It's a Global Problem: Innovate the Solution

The Economic Times - August 2006

I had a set of questions posed to me by the ET team: Why do career women in India struggle so hard with their work - life balance? Are lessons from Nooyi's experience relevant to Indian career women? Who needs to change first, India Inc or the women? They requested that I write a "sharp piece" - which I think means cut out the politically correct BS and get straight to the heart of the matter as you see it. And so I shall, based on the many exchanges I have had with career women around the world, and from my own experience with five "proper" jobs in big and small organizations and then working for myself, while doing the maa, bahu, biwi, beti roles in the forever soap opera that is the typical Indian extended family.

First, Indian women are not more beleaguered or less evolved than their counterparts elsewhere in the world on the issue of the struggle to balance their work role and the rest of their life roles. The numerous serious and funny books and movies on the subject or proceedings of any women's' conference anywhere in the world are testimony to this. The specifics vary by country, but the story of guilt and struggle is the same everywhere. If we have lots more social gender bias and a lot more pressure to conform in our non-work lives, we also have a lot more family and friends' support systems and a lot less professional gender bias. That is in part because we belong to a culture than acknowledges women power and we see facets of it in politics, in settlement of family disputes, in religion and so on.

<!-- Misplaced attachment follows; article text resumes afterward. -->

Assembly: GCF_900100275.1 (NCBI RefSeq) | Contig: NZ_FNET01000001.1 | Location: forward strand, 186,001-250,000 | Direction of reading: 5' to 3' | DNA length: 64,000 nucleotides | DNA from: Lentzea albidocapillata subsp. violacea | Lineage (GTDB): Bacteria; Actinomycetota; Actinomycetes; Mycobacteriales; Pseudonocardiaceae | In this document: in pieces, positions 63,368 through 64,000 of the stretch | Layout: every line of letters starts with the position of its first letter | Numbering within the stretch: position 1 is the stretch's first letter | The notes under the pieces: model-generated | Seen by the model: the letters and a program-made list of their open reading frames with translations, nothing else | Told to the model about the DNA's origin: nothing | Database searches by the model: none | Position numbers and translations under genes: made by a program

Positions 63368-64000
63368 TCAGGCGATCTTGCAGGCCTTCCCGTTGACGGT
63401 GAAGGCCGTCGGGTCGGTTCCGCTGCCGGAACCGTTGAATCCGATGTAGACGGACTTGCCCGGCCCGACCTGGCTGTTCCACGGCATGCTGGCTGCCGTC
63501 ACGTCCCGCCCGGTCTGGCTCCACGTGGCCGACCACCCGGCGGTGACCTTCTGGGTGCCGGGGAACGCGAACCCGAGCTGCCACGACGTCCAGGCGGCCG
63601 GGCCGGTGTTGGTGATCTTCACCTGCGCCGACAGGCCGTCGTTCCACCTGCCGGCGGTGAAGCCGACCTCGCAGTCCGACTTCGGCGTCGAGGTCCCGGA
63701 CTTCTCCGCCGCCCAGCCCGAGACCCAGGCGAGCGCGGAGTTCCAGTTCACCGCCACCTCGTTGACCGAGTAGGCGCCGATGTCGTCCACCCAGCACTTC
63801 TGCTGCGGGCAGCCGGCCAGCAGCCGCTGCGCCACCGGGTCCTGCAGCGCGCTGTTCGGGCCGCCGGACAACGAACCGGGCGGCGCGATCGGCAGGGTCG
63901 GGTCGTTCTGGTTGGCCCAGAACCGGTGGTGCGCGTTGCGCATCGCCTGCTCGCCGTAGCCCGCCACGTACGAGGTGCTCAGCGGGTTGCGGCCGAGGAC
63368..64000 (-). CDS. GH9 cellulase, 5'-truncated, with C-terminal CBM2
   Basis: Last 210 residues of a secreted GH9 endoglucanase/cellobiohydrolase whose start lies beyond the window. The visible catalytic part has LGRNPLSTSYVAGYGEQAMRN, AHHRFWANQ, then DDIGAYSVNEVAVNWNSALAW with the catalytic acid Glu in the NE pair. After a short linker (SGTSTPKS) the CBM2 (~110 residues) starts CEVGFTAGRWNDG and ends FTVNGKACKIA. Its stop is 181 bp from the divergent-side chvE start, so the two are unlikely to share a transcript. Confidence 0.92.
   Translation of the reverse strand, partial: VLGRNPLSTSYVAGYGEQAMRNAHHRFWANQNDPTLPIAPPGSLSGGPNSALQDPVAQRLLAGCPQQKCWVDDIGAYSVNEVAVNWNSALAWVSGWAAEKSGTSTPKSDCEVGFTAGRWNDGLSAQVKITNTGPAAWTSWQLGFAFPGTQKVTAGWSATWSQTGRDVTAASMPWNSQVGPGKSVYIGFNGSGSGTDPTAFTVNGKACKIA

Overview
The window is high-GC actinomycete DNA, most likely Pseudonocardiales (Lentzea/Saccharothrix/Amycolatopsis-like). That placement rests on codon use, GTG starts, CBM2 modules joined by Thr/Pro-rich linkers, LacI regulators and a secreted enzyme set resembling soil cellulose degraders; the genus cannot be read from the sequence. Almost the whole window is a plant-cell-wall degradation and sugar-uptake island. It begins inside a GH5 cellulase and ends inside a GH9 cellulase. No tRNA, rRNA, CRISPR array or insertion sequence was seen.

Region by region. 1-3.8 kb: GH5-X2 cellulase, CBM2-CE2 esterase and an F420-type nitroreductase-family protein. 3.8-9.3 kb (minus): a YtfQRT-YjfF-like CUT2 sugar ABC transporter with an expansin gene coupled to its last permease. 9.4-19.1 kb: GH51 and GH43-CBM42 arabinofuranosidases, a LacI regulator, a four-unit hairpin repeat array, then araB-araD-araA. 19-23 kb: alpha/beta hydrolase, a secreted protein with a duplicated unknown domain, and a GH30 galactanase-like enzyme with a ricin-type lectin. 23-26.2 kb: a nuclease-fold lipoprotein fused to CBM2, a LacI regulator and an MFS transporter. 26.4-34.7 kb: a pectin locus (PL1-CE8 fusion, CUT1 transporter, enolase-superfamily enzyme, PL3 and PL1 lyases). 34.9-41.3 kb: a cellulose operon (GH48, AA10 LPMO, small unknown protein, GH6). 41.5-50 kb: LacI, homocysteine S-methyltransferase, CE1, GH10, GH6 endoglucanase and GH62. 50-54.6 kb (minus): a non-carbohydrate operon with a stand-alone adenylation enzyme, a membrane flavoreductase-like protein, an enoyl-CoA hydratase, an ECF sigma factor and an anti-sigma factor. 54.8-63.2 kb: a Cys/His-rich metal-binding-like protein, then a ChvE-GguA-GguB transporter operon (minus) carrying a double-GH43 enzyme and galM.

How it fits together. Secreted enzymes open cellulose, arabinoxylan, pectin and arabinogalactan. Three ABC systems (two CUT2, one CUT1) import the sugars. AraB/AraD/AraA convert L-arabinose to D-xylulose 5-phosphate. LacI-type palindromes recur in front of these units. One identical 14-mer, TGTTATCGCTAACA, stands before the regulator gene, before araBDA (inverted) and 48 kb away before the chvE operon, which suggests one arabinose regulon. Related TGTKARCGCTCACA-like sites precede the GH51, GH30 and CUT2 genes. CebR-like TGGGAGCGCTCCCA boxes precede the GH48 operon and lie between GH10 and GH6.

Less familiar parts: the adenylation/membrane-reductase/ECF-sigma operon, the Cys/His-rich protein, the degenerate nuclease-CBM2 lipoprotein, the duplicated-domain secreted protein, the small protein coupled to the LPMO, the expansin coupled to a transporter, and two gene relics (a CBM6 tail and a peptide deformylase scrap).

Are lessons from how Nooyi did it relevant to us here? Based on what I have read. I think so. My take from reading the piece in yesterday's ET, is that here is a person who had the confidence and the spunk to say "I have many roles, I do not come to the work place pretending my other roles do not exist; I do not believe that the sometimes irritating issues that come up when raising kids must be my own private cross to bear or badge to flaunt or halo to shine. I need help from the eco system, which I will create/maneuver/organize/ implement as sensibly and innovatively as I can. And the eco system includes my colleagues at work, not just my non-work friends and relatives. This enables me to work very hard and very well and add real value to all my stakeholders" Just as we are urged to create innovative solutions for work related challenges, we need to do the same for gender specific challenges that we face due to our other roles. These are roles, according to me, that are required not just for us to be fulfilled but for society to be fulfilled too. Our demographic dividend, insha allah, and our social protection of the old are facets of that societal role that we women do play. So in order to dump guilt, let us legitimize and accord equal importance to all the roles that we are called upon to play. In a talent short economy, where college seats of quality are short, our work place participation is an equally important social role too, not to be dismissed as a luxury of "self actualization".